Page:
It hasn’t rained that much this month. Streams are very low, and fish and tadpoles are concentrated into smaller, deeper water, leaving a bonanza of potential food for Great Blue Herons (Ardea herodias) that are hunting. On a walk recently along a quieter, calmer streamside area, movement caught my eye. Lots of water striders were practically bumping into one other as they skimmed across the water’s surface. I made a video of their activity.
These water striders have been here since the beginning of April, when I was rather surprised to see them out so early. Because they overwinter as adults, those had probably just emerged from dormancy and had spent the winter in nearby leaf litter. Many of the water striders that emerge now are wingless and so unable to fly. But those that hatch in late summer and fall have wings and can fly back to their overwintering sites.
Water striders show polymorphism, meaning “many forms.” If their pond or stream begins to dry up for the current, wingless generation, the next generation will have wings, enabling them to colonize new, more suitable habitat.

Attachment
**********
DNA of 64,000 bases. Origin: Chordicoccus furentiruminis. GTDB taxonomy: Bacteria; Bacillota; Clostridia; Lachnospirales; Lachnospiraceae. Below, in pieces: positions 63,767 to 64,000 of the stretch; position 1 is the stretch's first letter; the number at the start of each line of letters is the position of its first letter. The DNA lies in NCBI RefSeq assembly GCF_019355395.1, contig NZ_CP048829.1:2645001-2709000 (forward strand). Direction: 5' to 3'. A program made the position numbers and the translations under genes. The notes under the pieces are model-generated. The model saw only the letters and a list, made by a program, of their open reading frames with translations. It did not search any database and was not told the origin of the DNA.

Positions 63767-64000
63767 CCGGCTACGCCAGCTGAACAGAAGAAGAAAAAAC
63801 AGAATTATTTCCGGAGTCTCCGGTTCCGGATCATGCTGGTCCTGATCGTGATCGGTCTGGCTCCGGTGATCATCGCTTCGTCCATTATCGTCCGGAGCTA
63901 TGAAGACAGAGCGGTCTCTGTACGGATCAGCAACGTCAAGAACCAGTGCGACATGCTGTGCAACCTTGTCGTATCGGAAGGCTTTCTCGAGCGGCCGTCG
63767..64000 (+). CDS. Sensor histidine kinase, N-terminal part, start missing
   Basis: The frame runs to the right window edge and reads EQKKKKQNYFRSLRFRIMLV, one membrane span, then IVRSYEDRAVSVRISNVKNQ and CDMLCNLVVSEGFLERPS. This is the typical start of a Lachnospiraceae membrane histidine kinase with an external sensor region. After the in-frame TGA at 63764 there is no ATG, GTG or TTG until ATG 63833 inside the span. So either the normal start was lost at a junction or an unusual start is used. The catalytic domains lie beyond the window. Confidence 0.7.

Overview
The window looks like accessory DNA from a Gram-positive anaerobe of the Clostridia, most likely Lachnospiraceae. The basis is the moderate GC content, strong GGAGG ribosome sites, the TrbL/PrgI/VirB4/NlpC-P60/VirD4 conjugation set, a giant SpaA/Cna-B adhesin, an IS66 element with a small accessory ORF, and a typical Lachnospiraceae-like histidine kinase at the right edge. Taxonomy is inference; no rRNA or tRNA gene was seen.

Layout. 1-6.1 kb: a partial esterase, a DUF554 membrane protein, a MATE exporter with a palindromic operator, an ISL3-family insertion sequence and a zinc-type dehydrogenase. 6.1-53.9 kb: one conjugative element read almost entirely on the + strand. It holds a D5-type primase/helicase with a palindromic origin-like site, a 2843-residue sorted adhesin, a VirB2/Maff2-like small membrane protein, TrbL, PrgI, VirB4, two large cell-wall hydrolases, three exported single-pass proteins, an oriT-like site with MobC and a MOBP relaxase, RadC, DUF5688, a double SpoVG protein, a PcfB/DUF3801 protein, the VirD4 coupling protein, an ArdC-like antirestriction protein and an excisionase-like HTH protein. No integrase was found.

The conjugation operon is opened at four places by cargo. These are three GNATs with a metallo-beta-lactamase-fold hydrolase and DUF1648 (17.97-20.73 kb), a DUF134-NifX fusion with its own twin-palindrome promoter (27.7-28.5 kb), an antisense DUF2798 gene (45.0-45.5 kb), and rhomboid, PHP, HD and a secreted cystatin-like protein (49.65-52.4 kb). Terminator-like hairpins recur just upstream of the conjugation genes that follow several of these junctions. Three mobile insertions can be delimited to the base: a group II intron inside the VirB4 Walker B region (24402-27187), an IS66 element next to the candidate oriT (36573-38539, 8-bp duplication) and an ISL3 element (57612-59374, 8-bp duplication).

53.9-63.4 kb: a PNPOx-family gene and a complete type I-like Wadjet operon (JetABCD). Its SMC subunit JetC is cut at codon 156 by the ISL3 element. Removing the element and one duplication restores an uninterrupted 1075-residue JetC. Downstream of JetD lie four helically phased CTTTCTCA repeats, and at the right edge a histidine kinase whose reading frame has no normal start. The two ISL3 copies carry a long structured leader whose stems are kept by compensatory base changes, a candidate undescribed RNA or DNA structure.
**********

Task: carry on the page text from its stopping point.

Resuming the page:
The insects I saw are probably the Common Water Strider (Aquarius remigis), a species found throughout North America. The scientific name translates very aptly as “water rower.” It is a member of the family Gerridae, one of over 1,700 species worldwide, and in the order Hemiptera, the true bugs.
Water striders are known for their ability to walk on water, hence the nickname “Jesus bug.” They do that by using the high surface tension of water combined with long, hydrophobic legs to distribute their weight. Their legs and “feet” are hydrophobic because they are loaded with tiny, water-repellent hairs. These hairs also capture tiny bubbles of air which help them float. There are also fringed hairs along their middle legs that thrust the water strider forward. The back legs help to steer and brake. This buoyancy allows them to skim across the water’s surface at relatively fast speeds for their size.
A water strider is a highly efficient predator. Its front legs can sense vibrations that prey make in the water, such as the “snorkel” of a mosquito larva poking through the surface to breathe. It will then grab the prey with its front legs. Like all members of the Hemiptera, water striders have piercing, sucking mouthparts. Digestive enzymes break down prey into a liquid and the water strider then sucks up the juices. This efficient insect predator does its part in the balance of nature. And for some of us, anything that eats mosquito larvae can’t be all bad.